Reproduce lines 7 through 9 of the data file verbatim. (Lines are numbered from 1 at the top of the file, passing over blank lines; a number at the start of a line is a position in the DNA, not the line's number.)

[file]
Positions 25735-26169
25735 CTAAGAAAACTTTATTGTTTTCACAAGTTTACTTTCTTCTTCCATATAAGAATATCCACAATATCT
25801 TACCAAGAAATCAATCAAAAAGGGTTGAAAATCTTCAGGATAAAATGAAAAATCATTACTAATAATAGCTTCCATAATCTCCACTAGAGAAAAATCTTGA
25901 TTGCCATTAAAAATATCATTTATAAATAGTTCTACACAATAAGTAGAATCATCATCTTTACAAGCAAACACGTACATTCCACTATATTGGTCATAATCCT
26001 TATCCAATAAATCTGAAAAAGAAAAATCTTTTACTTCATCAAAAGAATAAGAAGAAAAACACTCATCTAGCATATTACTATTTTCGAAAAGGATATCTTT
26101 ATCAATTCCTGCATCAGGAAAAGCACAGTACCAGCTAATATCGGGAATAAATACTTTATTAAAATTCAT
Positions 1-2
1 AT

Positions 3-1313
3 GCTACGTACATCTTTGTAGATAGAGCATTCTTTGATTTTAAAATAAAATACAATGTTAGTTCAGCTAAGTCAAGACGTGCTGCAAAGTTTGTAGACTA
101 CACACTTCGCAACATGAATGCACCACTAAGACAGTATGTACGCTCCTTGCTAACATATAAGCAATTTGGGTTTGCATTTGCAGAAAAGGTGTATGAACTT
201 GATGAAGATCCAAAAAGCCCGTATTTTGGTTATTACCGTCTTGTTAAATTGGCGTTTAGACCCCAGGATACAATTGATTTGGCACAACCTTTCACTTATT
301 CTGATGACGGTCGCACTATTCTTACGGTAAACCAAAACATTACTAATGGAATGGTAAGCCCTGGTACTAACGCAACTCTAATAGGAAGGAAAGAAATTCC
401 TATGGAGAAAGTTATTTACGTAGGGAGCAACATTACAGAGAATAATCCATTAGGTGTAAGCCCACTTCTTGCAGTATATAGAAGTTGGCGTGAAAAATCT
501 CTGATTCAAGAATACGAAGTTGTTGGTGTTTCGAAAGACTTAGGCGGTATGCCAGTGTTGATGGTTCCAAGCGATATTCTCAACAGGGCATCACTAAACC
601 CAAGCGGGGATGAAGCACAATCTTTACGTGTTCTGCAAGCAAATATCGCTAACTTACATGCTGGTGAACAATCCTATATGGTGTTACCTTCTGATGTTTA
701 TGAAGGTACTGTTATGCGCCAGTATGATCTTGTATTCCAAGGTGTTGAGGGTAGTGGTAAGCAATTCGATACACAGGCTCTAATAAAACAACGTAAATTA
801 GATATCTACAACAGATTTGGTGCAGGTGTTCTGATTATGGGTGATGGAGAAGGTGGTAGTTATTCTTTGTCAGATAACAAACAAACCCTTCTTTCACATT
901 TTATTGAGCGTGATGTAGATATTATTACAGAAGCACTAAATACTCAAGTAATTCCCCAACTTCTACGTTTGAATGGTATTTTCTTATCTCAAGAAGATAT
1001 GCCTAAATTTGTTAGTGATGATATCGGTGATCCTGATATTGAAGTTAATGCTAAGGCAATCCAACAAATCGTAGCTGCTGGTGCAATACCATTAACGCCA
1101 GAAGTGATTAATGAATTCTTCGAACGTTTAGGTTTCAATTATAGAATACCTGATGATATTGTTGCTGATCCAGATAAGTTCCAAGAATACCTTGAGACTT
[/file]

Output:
Positions 1-2
1 AT

Positions 3-1313